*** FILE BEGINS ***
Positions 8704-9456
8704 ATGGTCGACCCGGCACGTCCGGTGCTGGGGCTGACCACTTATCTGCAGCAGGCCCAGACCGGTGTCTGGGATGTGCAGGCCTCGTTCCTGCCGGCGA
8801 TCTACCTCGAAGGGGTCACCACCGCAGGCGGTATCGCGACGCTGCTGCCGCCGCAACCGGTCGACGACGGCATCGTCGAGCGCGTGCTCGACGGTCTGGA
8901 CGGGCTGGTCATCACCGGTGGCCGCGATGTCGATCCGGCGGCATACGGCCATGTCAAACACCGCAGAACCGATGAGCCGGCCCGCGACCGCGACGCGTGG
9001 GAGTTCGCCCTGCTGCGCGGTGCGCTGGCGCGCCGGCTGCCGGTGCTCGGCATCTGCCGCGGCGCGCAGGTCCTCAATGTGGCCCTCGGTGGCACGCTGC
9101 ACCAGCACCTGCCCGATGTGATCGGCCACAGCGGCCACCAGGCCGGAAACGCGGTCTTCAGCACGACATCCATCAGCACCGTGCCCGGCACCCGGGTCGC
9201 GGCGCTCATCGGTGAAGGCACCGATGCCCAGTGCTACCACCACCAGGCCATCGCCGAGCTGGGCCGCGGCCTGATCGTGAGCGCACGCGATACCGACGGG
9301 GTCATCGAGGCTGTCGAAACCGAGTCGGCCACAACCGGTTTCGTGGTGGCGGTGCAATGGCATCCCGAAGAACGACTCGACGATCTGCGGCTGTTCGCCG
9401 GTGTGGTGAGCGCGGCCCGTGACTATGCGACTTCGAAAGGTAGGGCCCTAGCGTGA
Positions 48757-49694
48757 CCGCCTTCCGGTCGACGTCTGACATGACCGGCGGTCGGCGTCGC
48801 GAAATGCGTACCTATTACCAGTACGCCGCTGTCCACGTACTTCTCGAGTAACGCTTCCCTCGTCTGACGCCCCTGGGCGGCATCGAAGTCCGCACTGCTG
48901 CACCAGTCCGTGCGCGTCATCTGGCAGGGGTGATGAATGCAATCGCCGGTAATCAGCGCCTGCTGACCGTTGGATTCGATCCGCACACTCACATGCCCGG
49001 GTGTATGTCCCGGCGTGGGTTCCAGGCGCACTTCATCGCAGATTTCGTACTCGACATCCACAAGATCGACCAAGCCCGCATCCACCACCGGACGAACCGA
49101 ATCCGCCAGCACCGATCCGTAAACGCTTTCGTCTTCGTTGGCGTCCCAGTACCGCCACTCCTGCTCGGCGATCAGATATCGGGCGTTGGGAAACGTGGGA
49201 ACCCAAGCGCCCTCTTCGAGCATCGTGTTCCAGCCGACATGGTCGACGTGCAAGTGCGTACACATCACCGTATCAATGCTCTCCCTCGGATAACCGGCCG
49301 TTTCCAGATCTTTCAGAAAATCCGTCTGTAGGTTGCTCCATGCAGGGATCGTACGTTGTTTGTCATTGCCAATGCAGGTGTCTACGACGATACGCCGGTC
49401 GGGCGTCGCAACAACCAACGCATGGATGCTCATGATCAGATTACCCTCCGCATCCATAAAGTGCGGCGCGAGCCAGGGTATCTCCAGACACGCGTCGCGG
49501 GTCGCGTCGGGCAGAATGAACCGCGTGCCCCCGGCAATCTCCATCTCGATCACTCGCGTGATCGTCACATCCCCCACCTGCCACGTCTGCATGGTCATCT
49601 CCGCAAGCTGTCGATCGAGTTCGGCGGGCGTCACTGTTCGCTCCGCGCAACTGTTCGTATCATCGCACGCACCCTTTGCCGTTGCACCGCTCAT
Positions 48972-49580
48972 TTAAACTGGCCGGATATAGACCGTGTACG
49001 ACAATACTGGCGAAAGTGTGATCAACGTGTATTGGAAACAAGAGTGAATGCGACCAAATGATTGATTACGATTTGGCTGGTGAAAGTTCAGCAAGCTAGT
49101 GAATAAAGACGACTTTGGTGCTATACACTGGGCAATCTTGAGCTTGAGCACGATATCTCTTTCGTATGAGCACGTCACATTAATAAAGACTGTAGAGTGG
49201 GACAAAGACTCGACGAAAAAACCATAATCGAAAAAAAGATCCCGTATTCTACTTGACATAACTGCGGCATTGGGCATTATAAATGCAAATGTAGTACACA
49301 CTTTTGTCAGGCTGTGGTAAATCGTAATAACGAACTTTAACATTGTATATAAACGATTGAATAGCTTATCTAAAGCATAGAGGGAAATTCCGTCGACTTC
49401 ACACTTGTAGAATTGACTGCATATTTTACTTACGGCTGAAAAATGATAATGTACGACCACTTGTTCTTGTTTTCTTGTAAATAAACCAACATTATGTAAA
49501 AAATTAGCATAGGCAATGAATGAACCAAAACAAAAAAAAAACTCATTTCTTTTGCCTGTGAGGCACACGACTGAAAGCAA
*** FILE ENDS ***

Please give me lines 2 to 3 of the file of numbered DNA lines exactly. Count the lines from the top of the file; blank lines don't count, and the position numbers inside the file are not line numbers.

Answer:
8704 ATGGTCGACCCGGCACGTCCGGTGCTGGGGCTGACCACTTATCTGCAGCAGGCCCAGACCGGTGTCTGGGATGTGCAGGCCTCGTTCCTGCCGGCGA
8801 TCTACCTCGAAGGGGTCACCACCGCAGGCGGTATCGCGACGCTGCTGCCGCCGCAACCGGTCGACGACGGCATCGTCGAGCGCGTGCTCGACGGTCTGGA